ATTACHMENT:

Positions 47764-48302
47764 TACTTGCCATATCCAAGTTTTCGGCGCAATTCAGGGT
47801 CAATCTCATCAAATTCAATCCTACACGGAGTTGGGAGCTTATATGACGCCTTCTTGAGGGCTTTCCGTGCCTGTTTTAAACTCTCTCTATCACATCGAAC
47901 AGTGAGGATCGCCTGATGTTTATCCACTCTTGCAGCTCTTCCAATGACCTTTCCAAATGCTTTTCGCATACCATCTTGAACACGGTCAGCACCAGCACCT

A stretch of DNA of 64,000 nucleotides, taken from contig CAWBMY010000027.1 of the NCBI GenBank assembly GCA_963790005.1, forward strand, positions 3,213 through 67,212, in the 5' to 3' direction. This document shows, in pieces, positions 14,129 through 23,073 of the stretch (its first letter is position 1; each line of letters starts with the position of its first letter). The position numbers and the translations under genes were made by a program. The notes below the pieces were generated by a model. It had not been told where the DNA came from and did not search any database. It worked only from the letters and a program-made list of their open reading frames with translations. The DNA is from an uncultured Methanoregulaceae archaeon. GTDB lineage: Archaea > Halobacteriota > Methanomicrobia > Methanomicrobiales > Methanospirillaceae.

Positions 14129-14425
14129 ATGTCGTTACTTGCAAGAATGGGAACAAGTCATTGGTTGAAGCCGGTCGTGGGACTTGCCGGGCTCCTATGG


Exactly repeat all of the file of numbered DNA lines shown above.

Positions 47764-48302
47764 TACTTGCCATATCCAAGTTTTCGGCGCAATTCAGGGT
47801 CAATCTCATCAAATTCAATCCTACACGGAGTTGGGAGCTTATATGACGCCTTCTTGAGGGCTTTCCGTGCCTGTTTTAAACTCTCTCTATCACATCGAAC
47901 AGTGAGGATCGCCTGATGTTTATCCACTCTTGCAGCTCTTCCAATGACCTTTCCAAATGCTTTTCGCATACCATCTTGAACACGGTCAGCACCAGCACCT

A stretch of DNA of 64,000 nucleotides, taken from contig CAWBMY010000027.1 of the NCBI GenBank assembly GCA_963790005.1, forward strand, positions 3,213 through 67,212, in the 5' to 3' direction. This document shows, in pieces, positions 14,129 through 23,073 of the stretch (its first letter is position 1; each line of letters starts with the position of its first letter). The position numbers and the translations under genes were made by a program. The notes below the pieces were generated by a model. It had not been told where the DNA came from and did not search any database. It worked only from the letters and a program-made list of their open reading frames with translations. The DNA is from an uncultured Methanoregulaceae archaeon. GTDB lineage: Archaea > Halobacteriota > Methanomicrobia > Methanomicrobiales > Methanospirillaceae.

Positions 14129-14425
14129 ATGTCGTTACTTGCAAGAATGGGAACAAGTCATTGGTTGAAGCCGGTCGTGGGACTTGCCGGGCTCCTATGG